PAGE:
The Joey, priced at $39,360 as we saw it, came on the scene following few of the standard pathways of camper design. Instead, its builders set out to follow where their design criteria led them and the result is surprisingly pleasing.
Design & Construction
The fundamental design concept placed the focus on creating a lightweight, comfortable and durable camper. That could have led to all the old ideas, but the Joey went its own way.
At 1120kg Tare and 1450kg ATM, it ticks the weight box considering its level of fit-out. Entry to the interior is a door in the centre of the rear wall, and inside you get most of the luxuries of a caravan but in a much more condensed package. Outside, you get a small cooktop and living space under an L-shaped awning to enjoy the camper lifestyle.
Set-up is simple, taking just 10 seconds (literally) for an overnight stop and 10 minutes with the awning.
Step inside and pop the top and you get a view of the “comforts”. Our review camper had a double bed on an innerspring mattress across the front of the camper, a small dinette with a triple-fold table to the left and a kitchen to the right. For such a small package there was plenty of cupboard space beneath the bench, a two-burner Smev cooktop, a stainless-steel sink with a mixer tap operating off a Duetto 12V/240V 10L hot water system and an 80L Waeco upright fridge.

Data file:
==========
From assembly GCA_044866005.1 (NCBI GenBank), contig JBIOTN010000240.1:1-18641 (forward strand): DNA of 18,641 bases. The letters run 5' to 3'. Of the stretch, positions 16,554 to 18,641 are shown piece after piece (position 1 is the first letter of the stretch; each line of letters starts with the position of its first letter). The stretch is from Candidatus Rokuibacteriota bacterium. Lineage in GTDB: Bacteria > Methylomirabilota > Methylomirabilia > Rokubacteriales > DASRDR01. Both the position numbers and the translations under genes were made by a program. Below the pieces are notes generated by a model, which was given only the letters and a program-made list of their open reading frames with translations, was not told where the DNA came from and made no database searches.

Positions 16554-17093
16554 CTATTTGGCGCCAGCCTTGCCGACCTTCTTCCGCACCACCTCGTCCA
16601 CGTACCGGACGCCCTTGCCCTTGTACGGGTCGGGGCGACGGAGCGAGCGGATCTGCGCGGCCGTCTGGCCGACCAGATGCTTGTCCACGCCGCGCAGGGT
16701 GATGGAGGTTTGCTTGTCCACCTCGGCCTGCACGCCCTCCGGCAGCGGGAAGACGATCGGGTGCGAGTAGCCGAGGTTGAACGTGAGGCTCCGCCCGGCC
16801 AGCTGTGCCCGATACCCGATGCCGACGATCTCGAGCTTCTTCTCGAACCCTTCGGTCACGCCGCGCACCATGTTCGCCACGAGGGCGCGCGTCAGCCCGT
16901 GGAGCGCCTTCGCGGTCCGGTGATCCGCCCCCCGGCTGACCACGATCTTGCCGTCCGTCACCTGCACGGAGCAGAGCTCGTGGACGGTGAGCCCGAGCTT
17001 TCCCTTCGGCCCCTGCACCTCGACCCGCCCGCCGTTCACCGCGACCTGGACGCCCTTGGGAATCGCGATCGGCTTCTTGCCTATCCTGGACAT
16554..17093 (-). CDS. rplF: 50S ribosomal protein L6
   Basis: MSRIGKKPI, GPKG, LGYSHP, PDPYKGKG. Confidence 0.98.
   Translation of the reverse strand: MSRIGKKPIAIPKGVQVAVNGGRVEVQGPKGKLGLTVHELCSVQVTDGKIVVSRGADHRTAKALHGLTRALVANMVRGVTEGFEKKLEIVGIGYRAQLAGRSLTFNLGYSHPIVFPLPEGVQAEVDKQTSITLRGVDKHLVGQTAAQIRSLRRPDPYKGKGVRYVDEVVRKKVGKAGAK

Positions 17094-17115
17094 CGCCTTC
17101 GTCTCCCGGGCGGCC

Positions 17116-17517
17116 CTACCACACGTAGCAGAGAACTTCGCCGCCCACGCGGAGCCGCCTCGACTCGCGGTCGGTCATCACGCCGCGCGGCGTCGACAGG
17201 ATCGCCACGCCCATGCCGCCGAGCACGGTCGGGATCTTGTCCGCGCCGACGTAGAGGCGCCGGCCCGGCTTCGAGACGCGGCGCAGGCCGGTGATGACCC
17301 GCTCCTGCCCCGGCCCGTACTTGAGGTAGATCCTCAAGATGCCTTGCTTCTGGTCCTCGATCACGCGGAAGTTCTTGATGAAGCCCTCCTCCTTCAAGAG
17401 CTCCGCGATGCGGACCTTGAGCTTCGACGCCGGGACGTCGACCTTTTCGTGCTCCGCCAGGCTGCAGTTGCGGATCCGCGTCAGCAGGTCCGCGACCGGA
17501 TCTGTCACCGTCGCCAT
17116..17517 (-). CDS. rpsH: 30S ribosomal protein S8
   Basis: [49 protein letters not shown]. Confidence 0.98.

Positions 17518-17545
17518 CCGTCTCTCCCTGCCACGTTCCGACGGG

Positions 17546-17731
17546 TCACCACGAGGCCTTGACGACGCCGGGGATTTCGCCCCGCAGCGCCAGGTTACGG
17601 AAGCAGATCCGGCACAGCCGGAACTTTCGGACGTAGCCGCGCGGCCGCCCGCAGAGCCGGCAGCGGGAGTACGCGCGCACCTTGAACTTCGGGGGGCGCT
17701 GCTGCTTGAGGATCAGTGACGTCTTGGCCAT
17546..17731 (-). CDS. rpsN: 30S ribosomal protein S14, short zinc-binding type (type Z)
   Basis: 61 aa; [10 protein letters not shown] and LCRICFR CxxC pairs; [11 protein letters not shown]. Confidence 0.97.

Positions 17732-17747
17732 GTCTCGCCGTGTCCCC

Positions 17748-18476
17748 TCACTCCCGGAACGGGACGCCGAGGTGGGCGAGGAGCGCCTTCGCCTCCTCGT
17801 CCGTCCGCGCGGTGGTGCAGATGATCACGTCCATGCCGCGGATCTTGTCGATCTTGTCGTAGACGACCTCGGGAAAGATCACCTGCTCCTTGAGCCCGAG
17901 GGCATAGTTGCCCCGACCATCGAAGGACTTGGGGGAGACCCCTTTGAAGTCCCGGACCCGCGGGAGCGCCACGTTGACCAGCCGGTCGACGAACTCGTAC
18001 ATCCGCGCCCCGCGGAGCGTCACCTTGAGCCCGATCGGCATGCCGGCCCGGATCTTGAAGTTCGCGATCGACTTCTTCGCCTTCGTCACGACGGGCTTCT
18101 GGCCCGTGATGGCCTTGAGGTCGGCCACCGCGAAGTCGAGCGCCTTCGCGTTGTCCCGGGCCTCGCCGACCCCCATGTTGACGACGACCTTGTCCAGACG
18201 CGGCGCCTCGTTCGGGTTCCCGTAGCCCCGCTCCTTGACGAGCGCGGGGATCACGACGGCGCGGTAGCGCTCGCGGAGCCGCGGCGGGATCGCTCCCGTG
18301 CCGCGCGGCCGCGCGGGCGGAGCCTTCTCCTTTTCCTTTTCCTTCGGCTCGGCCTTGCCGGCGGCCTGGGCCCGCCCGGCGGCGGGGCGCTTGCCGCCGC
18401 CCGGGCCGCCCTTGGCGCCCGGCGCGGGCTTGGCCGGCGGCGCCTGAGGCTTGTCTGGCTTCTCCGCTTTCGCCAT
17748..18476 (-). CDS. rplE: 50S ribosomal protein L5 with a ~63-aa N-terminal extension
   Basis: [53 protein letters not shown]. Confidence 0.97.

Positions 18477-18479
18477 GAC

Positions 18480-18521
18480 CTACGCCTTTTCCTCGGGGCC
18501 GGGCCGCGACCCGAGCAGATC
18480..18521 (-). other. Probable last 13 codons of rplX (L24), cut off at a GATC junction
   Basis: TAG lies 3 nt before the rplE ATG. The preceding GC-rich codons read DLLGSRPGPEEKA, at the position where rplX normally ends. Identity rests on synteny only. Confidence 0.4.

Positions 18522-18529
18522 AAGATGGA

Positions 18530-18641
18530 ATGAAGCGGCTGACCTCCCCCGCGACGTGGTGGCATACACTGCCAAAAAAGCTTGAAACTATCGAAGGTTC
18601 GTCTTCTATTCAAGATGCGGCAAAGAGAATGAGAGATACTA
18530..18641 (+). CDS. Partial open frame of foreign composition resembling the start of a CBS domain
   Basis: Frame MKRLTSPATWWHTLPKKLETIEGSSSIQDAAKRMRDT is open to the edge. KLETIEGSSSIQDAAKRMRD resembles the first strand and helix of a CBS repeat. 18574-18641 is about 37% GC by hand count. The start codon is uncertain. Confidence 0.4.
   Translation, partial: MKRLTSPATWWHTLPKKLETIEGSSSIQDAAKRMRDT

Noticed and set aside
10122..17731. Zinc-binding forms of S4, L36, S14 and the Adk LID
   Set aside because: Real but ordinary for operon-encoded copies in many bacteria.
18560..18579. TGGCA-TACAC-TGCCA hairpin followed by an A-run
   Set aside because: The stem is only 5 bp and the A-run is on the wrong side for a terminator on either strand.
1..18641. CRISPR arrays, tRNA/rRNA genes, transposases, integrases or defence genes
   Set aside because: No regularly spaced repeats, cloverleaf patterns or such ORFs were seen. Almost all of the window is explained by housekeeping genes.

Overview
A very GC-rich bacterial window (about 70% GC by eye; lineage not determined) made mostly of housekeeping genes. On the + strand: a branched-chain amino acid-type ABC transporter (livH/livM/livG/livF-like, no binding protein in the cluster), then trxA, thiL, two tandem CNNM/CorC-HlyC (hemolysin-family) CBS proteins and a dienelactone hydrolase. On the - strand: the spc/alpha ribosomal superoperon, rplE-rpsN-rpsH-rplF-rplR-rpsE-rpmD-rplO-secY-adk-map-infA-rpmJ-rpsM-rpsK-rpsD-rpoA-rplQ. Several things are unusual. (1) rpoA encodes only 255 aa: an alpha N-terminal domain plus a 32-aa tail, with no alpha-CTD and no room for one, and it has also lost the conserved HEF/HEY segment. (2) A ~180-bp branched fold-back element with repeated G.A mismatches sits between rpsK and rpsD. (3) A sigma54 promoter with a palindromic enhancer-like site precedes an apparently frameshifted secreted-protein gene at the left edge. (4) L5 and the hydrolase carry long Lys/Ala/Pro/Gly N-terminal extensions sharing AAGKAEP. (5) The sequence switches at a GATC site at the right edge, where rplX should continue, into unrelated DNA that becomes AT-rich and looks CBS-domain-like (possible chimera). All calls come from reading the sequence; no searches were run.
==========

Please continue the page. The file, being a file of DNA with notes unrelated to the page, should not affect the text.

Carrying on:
All cupboard doors had large piano hinges and the general finish appeared excellent. On the driver’s side exterior was a shower set-up.
A Sony stereo and 19in 12V/240V TV added touches that lift this camper into a higher realm, though these are not automatic inclusions. In fact, our highly optioned review camper could have come in many variations, such as two single beds in a north-south format, and without the “fruit” the price would drop to a more modest $27,990.
On the passenger-side exterior is a two-burner Swift cooktop and a large fold-down bench. The body is an aluminium bonded panel over a 19mm meranti frame with 19mm of insulation in the walls. The alloy rims add a nice finishing touch, as did the added 240V air-conditioner in the 45-degree Broken Hill desert heat.
THE JUDGES’ Wrap Up
For couples who want caravan comforts with camper trailer convenience, this works well. It boasts a unique design, combining lots of comfort features in a small and somewhat surprising package. The exterior is fine, if a bit basic in appearance and the alloy wheels give it a sharp look. The rear step hits on rough ground and there was some dust ingress on the 4WD course, but not too much.
The air-conditioning was great in the heat (or wherever power is available). The 19in TV is a surprising addition, but speaks to the market sector seeking caravan comforts. The interior and exterior cooking facilities were fine, but an exterior sink (even a plastic bowl that could drop into a holder) would be great.
This is a hybrid camper at half the price of just about every other such camper on the market, so that has to count for something.
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Check out the full review in issue #84 January 2014 of Camper Trailer Australia magazine. Subscribe today for all the latest camper trailer news, reviews and travel inspiration.